Home Theater Projector Comparison Report – Best in Class Awards for 2010-9

Special Interest Award: Mitsubishi HC7000

The HC7000 projector performs extremely well, but in several ways is very different from the other award winners in this class. What the Mitsubishi is, is a home theater projector with especially good color, and the second best black level performance (trailing the Epson 8500UB/9500UB), of the class. It’s also extremely quiet, compared to almost everything else. It does lack the CFI newer projectors offer, but it does take 24fps to higher frame rates.

It’s got power everything! It’s real strength though is the overall picture quality.

On the downside, from a performance standpoint, it’s below average in brightness. Of course that’s not a problem for all you people whose rooms call for smaller screens – 100’s 96’s 92′ inch diagonal or even smaller. If you are looking for a great image on a smaller screen, that’s almost the dictionary definition of this HC7000.

Pricing. The HC7000 when launched, was only sold through local installing dealers but it can now be found online as well, with a price around $3000.

The HC7000 is another “ultra-high-contrast” projector, and delivers on that promise with excellent black levels. The HC7000 can’t quite match the Epson’s black levels, but it is sufficiently close, as to be of little consequence. This Mitsubishi did have a slight advantage in black level performance over the Panasonic PT-AE3000, and might still, over the the newer PT-AE4000.

The HC7000 comes with an “industry standard” two year parts and labor warranty.

Perhaps the only potential shortcoming of this projector is that the HC7000 is not one of the brighter projectors in this class. In this regard, it is best when used with typical screens of about 100″ diagonal. You can push it a little larger, but not by that much.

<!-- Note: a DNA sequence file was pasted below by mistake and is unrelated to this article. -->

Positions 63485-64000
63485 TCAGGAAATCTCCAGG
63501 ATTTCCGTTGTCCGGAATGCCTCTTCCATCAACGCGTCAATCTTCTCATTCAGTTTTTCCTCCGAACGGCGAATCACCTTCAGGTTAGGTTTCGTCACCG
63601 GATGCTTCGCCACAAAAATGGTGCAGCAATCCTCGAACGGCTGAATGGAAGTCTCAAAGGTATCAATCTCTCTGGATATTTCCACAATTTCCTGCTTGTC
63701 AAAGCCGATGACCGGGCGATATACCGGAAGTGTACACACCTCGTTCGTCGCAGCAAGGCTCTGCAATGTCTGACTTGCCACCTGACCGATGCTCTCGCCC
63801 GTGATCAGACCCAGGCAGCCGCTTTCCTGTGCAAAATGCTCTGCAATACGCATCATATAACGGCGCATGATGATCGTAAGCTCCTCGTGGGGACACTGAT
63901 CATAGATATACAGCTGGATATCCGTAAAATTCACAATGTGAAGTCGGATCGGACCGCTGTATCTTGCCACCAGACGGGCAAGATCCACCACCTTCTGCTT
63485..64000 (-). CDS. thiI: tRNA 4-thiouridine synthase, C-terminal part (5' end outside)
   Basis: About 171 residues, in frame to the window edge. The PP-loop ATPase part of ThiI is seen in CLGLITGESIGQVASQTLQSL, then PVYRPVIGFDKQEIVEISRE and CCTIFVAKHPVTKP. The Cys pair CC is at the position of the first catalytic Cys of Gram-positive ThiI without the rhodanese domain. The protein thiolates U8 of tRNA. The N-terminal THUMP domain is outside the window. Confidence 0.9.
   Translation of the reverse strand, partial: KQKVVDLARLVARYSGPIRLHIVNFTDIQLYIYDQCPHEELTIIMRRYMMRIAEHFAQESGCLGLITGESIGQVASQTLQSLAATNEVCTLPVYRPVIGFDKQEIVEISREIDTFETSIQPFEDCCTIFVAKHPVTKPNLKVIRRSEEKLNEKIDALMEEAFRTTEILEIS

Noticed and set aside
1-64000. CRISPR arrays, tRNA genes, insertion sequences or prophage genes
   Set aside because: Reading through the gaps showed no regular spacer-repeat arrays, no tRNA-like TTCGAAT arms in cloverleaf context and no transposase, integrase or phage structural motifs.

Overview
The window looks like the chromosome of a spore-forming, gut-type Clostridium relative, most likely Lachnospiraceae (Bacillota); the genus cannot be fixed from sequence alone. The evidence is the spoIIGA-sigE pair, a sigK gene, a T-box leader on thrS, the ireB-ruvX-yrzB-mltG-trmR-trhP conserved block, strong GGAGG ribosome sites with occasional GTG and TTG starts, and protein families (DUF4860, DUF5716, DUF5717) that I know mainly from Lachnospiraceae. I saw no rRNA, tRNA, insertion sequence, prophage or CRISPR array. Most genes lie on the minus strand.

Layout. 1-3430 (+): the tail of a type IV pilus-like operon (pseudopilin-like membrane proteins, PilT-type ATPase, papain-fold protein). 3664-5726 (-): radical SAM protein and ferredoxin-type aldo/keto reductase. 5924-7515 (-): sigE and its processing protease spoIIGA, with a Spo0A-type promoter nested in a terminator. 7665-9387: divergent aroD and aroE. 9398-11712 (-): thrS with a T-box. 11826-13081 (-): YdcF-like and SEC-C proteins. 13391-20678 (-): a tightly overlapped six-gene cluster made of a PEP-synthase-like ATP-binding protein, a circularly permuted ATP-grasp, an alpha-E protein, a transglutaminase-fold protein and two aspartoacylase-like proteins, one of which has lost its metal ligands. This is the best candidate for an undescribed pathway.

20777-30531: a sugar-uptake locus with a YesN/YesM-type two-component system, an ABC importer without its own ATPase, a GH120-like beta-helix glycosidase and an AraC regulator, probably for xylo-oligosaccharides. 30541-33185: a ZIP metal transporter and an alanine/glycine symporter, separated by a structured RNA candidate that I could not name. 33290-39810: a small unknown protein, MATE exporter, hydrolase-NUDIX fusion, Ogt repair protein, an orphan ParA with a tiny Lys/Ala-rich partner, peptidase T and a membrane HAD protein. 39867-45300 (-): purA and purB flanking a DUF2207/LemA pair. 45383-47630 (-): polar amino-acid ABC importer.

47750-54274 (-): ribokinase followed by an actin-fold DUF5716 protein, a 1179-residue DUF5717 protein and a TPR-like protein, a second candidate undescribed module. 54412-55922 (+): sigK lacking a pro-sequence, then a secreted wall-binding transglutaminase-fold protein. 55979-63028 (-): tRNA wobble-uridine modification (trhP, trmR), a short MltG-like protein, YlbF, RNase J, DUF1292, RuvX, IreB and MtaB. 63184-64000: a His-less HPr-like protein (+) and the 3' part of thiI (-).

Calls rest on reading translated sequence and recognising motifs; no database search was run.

On the other hand, there is a great deal to like about the HC7000. It’s quiet, almost silent, and is actually quieter in its high power lamp mode, than most projectors can accomplish with their lamps running on low power, and the matching slower fan speeds. It is one of perhaps 3 or 4 projectors that you simply will not hear in your theater, even if running the lamp and fan at full power.

And it’s automated – power zoom, focus and lens shift, all very nice touches. Styling is pretty impressive as well, the HC7000 scores very high in terms of “wife approval factor.” I should note that it has a little bit less placement flexibility than some others, but enough that shelf mounting should work in the vast majority of rooms.

I described the Mitsubishi HC7000 this way, in last year’s Awards page:

The real strong point of the HC7000 though is the overall picture quality. Properly set up, the HC7000 is more than the sum of its parts. The excellent black levels, very good dark shadow detail, and very natural color accuracy (post calibration), combine with a lot of “pop and wow” (for a projector without an abundance of lumens), to provide what I described in the full review, as “one of the most enjoyable projectors to watch.” In fact this concluding line in the Overall Picture Quality section of the review, says it all:

“The point here, is that the HC7000 has no significant weaknesses in any areas directly dealing with color and overall picture.”

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